Antartica Temperature Soars to 20 Degree Celsius:Highest Ever in History

Image by Eduardo Ruiz from Pixabay

The Antarctic region has registered its highest ever temperature on record. The mercury at Antartica soared over 20 degrees  Celsius earlier this week. Brazilian scientists working in Antartica first recorded the temperatures in the Antarctic Peninsula at 20.75 degree Celsius. 

A reading taken earlier in the year, showed the temperatures of mainland Antartica to be around 18.3 degrees Celsius, which is the highest recorded temperature ever. 

An Argentinian research station at Seymour Island recorded a similar temperature in Antartica’s mainland this month. 

The new temperature of Antartica breaks the 19.8 degree celsius record registered in 1982.

While the United Nations is still to confirm this new record, scientists have expressed fear that such strange rise in temperatures may soon become more frequent due to global warming and associated heating. Antartica has seen temperatures increase by nearly 3 degree celsius over the last 50 years. Scientists working in Antartica and studying its temperature patterns have called the new temperature as “incredible and abnormal.” Antartica has over 70% of the world’s freshwater resources but it has been experiencing warming five times than the rest of the world. The continent had been seeing the shedding of ice at the rate of 40 billion tonnes per year from 1979 through 1990, but since 2009 the quantity has risen to 250 billion tons per year.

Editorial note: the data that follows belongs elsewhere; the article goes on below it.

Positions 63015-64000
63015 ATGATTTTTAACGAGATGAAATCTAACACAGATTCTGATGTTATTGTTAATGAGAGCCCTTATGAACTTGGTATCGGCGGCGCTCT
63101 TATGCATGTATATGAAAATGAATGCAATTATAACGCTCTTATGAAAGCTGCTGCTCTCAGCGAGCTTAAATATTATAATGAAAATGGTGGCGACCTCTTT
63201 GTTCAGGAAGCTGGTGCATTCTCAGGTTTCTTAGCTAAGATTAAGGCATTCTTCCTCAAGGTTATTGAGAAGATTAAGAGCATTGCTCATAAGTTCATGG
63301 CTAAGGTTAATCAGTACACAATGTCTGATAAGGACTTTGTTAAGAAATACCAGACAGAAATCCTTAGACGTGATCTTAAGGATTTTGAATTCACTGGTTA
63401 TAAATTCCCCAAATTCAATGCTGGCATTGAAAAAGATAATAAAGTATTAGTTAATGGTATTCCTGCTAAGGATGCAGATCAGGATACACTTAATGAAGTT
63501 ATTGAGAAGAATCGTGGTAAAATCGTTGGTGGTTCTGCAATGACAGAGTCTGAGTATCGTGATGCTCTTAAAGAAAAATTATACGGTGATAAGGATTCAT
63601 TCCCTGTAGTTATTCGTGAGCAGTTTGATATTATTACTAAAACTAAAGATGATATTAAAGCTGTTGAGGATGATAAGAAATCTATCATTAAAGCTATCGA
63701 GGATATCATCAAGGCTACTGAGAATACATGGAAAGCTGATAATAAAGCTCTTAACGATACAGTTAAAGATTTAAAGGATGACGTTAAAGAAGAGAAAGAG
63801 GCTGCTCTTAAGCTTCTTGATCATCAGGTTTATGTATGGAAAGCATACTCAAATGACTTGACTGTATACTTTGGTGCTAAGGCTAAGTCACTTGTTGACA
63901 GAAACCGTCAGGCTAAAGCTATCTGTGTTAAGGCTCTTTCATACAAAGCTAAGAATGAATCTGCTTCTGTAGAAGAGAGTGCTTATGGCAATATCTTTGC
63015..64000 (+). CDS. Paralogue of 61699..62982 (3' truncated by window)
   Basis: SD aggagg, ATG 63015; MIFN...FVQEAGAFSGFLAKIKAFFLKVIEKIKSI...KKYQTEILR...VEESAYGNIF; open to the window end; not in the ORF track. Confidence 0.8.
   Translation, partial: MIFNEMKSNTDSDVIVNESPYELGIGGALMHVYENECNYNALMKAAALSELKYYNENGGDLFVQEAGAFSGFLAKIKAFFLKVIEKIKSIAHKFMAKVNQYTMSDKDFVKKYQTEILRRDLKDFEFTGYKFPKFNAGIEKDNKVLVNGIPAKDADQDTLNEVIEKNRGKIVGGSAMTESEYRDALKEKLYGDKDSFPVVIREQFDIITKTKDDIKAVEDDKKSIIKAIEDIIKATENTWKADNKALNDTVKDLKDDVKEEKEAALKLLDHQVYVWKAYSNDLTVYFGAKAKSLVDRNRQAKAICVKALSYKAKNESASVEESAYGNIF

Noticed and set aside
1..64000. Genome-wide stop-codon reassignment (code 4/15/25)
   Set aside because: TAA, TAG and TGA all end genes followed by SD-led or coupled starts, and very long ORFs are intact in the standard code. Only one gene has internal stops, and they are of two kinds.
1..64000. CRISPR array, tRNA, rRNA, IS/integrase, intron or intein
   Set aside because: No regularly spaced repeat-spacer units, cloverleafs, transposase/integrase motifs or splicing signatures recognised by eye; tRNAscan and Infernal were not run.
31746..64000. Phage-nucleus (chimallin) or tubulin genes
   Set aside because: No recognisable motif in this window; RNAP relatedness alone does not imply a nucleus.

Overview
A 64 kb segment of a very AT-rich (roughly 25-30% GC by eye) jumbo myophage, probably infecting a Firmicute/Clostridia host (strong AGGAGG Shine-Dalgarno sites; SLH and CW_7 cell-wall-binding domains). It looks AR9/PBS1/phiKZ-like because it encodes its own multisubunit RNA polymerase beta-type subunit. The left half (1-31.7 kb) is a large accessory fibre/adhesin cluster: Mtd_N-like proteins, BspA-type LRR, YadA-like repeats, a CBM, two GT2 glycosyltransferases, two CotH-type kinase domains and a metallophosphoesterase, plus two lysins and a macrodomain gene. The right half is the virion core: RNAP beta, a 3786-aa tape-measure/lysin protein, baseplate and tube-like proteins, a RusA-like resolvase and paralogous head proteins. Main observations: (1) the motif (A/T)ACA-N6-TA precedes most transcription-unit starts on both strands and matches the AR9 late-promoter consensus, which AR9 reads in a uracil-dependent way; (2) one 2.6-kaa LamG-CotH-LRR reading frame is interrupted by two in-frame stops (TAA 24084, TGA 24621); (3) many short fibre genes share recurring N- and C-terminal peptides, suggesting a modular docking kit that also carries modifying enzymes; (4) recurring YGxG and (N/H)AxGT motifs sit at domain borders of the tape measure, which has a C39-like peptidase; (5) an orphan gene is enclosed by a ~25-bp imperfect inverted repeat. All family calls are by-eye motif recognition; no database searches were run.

This means that the shedding had multiplied by six times compared to what it had been 40 years ago.

The melting of ice from Antartica is also expected to bring a rise in the sea levels by over one metre by 2100 and cause a threat to major coastal cities if we don’t end up checking greenhouse gas emissions.

While the world is facing an unprecedented environmental crisis, environmentalists are calling it a global environmental emergency. They are repeatedly calling for urgent action to curtail greenhouse emissions to contain the rise of global temperatures within 1.5 degrees Celsius.

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